The Contracting Parties must take the necessary legal or other appropriate measures to provide accessibility to the parties mentioned above and cooperate with other Contracting Parties through the Multilateral System in accordance with the provision of the Treaty. Access shall be provided includes with the following conditions:-

  • Access solely for the purpose of research, breeding and training for food and agriculture.
  • Access has to be rendered expeditiously , free of charge, and if charged, must be not exceed the minimal cost.
  • Subject to applicable law, all passport data and non-confidential information shall be made available with the plant genetic resource provided.
  • Recipients cannot claim any intellectual property that limits the access.
  • Access to plant and genetic resources that are still under development shall be at the discretion of the developer.
  • Access to those protected by intellectual and other property rights must be consistent with relevant international agreements and with the national laws.
  • Access must remain available to the Multilateral system by the recipients of those  plants genetic resources according to  terms of  the Treaty.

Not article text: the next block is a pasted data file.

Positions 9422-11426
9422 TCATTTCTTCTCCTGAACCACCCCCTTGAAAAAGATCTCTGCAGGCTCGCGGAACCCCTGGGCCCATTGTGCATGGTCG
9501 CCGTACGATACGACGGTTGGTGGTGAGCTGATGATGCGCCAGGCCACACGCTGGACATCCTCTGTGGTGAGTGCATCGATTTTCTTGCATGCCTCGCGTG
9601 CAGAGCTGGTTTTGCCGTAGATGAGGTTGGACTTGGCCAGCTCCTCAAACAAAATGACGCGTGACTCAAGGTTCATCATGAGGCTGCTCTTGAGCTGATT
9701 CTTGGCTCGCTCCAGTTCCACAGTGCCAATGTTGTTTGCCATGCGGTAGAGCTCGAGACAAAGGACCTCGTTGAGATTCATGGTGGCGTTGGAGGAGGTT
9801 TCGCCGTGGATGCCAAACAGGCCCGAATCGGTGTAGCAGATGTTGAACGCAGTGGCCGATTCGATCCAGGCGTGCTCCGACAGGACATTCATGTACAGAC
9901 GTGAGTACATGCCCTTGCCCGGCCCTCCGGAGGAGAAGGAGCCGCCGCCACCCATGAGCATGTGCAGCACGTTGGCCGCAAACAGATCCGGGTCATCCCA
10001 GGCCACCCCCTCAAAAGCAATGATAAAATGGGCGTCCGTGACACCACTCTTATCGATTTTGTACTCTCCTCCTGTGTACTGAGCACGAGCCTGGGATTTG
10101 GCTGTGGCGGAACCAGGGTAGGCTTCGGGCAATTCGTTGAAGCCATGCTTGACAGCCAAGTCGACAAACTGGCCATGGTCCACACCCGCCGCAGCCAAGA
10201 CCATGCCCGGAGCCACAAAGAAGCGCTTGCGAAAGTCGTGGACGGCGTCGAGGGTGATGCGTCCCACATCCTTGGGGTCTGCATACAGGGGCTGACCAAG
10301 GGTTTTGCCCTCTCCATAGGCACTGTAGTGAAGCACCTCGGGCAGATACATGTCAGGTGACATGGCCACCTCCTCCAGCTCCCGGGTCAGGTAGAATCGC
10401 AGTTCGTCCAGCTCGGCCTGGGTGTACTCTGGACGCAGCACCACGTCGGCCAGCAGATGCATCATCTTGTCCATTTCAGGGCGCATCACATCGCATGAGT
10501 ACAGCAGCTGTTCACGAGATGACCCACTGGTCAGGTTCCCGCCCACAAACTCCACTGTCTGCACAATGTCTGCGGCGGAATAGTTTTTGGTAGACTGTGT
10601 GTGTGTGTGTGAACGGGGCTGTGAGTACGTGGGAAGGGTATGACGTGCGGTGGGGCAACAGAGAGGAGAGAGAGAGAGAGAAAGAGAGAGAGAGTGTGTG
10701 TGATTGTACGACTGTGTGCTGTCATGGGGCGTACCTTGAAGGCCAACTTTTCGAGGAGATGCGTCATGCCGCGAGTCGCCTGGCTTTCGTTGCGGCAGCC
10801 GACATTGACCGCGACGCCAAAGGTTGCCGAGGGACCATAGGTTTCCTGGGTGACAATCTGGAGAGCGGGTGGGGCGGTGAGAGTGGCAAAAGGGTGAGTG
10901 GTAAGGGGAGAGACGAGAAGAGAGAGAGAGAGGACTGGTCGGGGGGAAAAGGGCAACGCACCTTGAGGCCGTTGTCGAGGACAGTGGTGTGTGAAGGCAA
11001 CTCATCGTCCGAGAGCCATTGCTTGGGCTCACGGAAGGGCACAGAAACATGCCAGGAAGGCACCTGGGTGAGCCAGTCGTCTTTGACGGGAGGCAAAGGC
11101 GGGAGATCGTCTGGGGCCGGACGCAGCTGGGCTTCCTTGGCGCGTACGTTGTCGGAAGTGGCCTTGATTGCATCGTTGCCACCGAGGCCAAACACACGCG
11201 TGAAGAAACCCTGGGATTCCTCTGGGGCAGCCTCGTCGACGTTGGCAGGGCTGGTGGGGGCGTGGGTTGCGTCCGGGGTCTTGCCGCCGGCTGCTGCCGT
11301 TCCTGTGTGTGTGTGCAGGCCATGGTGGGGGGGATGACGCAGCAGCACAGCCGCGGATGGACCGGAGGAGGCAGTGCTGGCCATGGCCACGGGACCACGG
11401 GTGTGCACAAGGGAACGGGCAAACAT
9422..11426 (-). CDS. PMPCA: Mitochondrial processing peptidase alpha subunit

• Access  to    plant and genetic resources for food and agriculture found in in situ conditions must be in accordance  to the national legislation, or in the absence of such legislation  with such standards as may be set  by the Governing Body.
  • Transfer as well as subsequent transfers of those plant genetic resources for food and agriculture, including benefit-sharing to a person or entity must abide to the conditions set forth in Material Transfer Agreement (MTA) adopted by the Governing Council.
  • In emergency situations, the Contracting Parties agree to provide facilitated access for the purpose of re-establishment of agricultural systems.

The Contracting Parties agree that benefits achieved from the use of plant genetic resources for food and agriculture under  the Multilateral system  shall be shared fairly through  the exchange of information,  access to and transfer of technology, capacity-building and sharing of monetary and other benefits of commercialization.

Part V

Supporting Components (Articles 14-17)

The Contracting Parties recognize the importance of Global Plan of Action for the Conservation and Sustainable Use of Plant Genetic Resources for Food and Agriculture   to promote this action they need provide coherent networking for capacity building, technology transfer and exchange of information via national actions and international cooperation.

The Contracting Parties also recognise the importance of ex situ collection for the food and agriculture, held in trust by the International Agricultural Research Centres (IARCs) of the Consultative Group on International Agricultural Research (CGIAR). The Contracting Parties shall require IARCs to sign an agreement with the Governing Body with conditions stated in this Treaty and followed in accordance to the provisions of the MTA currently in use.  The Secretary appointed by the Director- General of the FAO with the approval of the Governing Body has the right of access to the facilities and to inspect all activities performed and shall upon request provide appropriate technical support.

Part VI

Financial Provisions (Articles 18)